Thursday, 14 November 2019

Ceisteanna (5)

Thomas Pringle


5. Deputy Thomas Pringle asked the Minister for Public Expenditure and Reform the role of his Department in 2019 and 2020 in the implementation of the Climate Action Plan 2019 for his Department and throughout Departments generally; if estimates of the net cost of the plan are available; and if he will make a statement on the matter. [46785/19]

Amharc ar fhreagra

Freagraí ó Béal (9 píosaí cainte) (Ceist ar Public)

This question relates to the cost of implementation of the climate action plan. What is the Minister's view on it?

My Department has been assigned direct responsibility for the implementation of 18 steps across 12 separate actions under the Government’s climate action plan. These actions are due for completion in 2019 and 2020.

To give the Deputy a flavour of the actions already completed, my Department is looking at reforms to the public spending code that will require a more realistic cost of carbon to be used in all Government investment appraisals. A circular has been issued requiring all public bodies to consider the use of green criteria in how they purchase goods and services. I had a meeting about this yesterday afternoon. Additional carbon tax revenues have been ring-fenced for climate expenditure in 2020.

Before the end of the year, my Department will introduce a carbon offsetting regime for all Government air travel, issue guidance for Departments on the correct application of the public spending code and undertake an examination of the scope for funding climate initiatives through EU Structural Funds. My Department is also listed as a key stakeholder in the delivery of a further 20 steps across 11 actions in the climate action plan.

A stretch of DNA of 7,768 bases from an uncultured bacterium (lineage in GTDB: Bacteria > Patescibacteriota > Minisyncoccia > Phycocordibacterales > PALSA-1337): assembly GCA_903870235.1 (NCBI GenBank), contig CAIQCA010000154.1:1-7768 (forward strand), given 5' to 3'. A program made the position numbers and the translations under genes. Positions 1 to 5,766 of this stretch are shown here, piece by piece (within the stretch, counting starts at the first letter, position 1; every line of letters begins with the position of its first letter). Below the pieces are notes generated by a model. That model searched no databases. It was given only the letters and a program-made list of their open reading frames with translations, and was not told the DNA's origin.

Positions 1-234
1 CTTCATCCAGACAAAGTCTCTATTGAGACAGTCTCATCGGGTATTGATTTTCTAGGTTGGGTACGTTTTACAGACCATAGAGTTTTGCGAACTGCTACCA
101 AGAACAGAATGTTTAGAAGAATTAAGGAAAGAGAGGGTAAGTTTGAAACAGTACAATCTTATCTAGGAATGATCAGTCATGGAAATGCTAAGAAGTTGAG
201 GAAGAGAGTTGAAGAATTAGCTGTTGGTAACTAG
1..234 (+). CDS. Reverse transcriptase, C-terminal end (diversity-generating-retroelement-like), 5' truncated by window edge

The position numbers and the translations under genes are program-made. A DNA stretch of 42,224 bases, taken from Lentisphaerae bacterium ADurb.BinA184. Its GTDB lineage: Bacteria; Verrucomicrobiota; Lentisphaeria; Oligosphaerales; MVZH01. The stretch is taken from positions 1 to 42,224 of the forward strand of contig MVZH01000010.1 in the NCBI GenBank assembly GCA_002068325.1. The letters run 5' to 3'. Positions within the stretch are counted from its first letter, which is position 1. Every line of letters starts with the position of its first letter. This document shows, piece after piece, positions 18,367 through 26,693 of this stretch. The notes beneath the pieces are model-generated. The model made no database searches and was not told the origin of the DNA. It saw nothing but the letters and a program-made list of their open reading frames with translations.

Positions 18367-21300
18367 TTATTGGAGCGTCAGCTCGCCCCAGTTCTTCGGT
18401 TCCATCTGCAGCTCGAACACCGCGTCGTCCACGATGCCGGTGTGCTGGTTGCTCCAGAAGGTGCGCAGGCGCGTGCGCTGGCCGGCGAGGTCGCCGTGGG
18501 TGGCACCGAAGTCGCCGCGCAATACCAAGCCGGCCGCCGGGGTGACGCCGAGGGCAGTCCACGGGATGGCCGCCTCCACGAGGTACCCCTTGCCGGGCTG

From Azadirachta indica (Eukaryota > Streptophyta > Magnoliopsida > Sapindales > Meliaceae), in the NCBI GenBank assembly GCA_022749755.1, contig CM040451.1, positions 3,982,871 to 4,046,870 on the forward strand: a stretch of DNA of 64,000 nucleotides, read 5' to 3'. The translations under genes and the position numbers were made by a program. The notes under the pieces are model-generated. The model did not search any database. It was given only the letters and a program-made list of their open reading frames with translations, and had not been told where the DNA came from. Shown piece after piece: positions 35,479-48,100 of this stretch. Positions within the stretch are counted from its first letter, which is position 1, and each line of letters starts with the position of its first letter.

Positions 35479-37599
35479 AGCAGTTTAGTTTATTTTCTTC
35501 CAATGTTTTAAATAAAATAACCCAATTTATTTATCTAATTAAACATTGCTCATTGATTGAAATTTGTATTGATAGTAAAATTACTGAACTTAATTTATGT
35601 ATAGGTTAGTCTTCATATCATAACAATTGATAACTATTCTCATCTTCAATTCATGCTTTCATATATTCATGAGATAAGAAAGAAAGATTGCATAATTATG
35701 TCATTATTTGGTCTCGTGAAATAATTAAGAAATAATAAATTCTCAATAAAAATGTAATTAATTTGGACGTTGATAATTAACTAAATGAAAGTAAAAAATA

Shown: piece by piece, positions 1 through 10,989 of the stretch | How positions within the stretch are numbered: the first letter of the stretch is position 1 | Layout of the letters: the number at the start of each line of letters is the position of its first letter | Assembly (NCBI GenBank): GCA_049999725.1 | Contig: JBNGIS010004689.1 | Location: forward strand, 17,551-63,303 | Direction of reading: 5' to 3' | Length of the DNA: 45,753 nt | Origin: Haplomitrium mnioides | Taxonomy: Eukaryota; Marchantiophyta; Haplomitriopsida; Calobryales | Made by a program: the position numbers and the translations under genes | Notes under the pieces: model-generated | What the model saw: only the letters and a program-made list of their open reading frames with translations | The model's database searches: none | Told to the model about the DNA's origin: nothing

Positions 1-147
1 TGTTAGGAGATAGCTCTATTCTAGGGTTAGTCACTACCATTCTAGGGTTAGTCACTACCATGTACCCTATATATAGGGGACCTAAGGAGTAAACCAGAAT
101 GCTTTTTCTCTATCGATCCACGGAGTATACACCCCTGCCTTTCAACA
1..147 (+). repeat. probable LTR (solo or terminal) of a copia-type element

Regarding the net cost of the plan, the Government has agreed that the cumulative Exchequer costs of the commitments included in the climate action plan will be delivered though multi-annual ceilings and the funding commitments made in the national development plan. It includes more than €30 billion in investment to fund the transition to a low carbon and climate resilient society and initiatives in sustainable mobility. To complement this funding, the revenue raised from the €6 increase in the carbon tax in 2020 will be ring-fenced to fund climate measures next year. It will deliver an additional €90 million.

The Minister's response is interesting. I take it from what he has said that he wants to introduce a more realistic view of the carbon tax and that he does not believe the actual carbon tax is realistic, which is a very interesting Government statement. The reality is that €400 million of carbon tax revenue is not used for climate actions. Only €90 million of carbon tax revenue is actually used for carbon reduction projects, which is very worrying. It shows a lack of commitment on the part of the Government to ensure we will meet climate action targets and be climate resilient. During the week I heard that the Government had recently approved an increase in the PSO levy on gas to offset the cost of refurbishment of Bord na Móna's bogs. This has been approved by the Department and is very worrying because the carbon tax was supposed to do that, but here we have an additional tax on top of it, which is wrong.